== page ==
The establishment of the Medical Faculty at the JKU also led to increased interest in clinically relevant topics at the Institute for Analytical Chemistry. The main goals of current and future cooperations with the facilities of the "Kepler University Hospital" are the joint development of analytical techniques for use in medical research and clinical diagnostics.
Analytical methods for clinically relevant questions that were developed at the Institute for Analytical Chemistry include:
The use of drugs in human and veterinary medicine has increased continuously over the past few decades. A negative side effect of this development is the fact that pharmaceutically active ingredients (AI) have entered the aquatic system. Frequent sources of AI water pollution are incomplete absorption by the human body (this is how non-metabolized active ingredients are excreted), gels and lotions containing active ingredients (which are applied externally and washed off during personal hygiene) and, unfortunately, the improper disposal of pharmaceuticals. Although contaminated municipal wastewater is treated in sewage treatment plants, most of these substances cannot be completely removed by these plants. When contaminated water is used for irrigation in agriculture, plants come into direct contact with these AI. Plants can ingest and metabolize these substances, which can pose a potential consumer risk if edible plants are affected.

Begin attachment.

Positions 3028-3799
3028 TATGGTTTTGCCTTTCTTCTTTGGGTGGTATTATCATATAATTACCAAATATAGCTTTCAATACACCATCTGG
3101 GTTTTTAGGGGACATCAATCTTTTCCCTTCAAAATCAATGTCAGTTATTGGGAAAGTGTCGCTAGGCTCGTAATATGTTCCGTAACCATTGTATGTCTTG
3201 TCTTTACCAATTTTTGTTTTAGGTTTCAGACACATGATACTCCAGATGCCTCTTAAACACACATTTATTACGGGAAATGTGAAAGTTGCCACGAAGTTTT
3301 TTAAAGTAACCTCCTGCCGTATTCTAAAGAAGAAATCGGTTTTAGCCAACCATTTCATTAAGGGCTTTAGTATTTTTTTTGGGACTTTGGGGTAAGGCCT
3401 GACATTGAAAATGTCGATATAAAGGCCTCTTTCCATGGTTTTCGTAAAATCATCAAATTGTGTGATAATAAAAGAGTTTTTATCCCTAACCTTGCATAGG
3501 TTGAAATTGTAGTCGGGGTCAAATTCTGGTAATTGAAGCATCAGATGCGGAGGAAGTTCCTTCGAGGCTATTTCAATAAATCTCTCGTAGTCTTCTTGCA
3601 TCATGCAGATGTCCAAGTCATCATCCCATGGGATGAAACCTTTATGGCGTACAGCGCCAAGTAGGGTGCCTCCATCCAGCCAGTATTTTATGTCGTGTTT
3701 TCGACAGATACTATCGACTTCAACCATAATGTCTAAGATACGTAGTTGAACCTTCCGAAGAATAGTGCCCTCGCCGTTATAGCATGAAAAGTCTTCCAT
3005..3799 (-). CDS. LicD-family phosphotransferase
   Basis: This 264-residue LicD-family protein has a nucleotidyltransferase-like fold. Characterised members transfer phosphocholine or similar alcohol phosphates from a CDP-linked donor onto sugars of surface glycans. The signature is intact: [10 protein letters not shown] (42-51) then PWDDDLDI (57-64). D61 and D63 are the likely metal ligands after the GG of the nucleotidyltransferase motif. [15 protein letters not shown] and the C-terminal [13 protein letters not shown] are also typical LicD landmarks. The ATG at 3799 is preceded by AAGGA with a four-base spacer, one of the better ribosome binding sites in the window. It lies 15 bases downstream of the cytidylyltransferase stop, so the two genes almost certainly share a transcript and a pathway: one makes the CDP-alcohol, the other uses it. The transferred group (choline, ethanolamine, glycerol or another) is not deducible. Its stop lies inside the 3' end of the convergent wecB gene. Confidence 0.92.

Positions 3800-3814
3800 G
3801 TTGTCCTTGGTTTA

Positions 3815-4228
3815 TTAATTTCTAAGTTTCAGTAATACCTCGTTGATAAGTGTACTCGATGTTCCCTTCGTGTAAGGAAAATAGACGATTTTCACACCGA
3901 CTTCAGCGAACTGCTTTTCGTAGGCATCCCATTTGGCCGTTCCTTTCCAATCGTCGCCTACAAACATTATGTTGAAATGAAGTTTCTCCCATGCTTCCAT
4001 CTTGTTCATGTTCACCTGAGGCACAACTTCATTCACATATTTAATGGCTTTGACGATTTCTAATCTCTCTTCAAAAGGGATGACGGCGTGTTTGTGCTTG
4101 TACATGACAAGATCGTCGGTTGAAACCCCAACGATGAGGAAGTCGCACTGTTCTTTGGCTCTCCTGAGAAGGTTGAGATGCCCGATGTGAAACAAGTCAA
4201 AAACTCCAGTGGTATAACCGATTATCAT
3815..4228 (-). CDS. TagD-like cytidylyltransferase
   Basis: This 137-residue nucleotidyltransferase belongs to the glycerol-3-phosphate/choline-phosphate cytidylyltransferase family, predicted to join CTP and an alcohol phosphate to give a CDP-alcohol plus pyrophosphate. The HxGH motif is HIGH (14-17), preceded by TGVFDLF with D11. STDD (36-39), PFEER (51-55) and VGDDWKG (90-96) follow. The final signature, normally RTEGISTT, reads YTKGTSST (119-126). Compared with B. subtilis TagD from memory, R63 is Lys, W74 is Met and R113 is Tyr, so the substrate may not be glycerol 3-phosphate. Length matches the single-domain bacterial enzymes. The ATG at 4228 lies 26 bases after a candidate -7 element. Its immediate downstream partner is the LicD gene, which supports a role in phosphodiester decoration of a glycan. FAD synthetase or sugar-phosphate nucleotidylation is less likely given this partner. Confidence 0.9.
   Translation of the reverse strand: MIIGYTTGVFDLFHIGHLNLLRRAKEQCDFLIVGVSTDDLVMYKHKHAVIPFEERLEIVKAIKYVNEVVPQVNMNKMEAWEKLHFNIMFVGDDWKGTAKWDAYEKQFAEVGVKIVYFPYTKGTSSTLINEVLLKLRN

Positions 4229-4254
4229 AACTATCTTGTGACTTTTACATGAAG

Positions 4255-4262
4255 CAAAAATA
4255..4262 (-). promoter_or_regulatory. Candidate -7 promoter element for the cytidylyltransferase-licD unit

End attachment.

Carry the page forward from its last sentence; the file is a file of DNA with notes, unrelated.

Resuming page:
In this area, the focus of our research is on:
Plastic products are part of our daily life. To improve the quality of such products, the base polymers (polypropylene, polyethylene, polyethylene terephthalate, polycarbonate, polystyrene, ...) must be supplemented with additives. An important subgroup of these additives are stabilizers, which are used to achieve sufficient resistance of the polymer to environmental influences such as UV radiation, heat or oxidative atmosphere.
We develop analytical methods to characterize and determine these stabilizers for:
Extracts from natural substances can be very complex mixtures whereby with different compounds are found in the various parts of a plant (leaves, seeds, fruits, bark) at different concentration levels. In order to separate and detect these plant components, high performance liquid chromatography (HPLC) in combination with high resolution mass spectrometry (HRMS) is required. The analytical methods for extraction, separation and HRMS detection of different plants have to be optimized depending on the polarity of the compounds to be examined and the complexity of the extracts.
These optimized analytical methods are used to: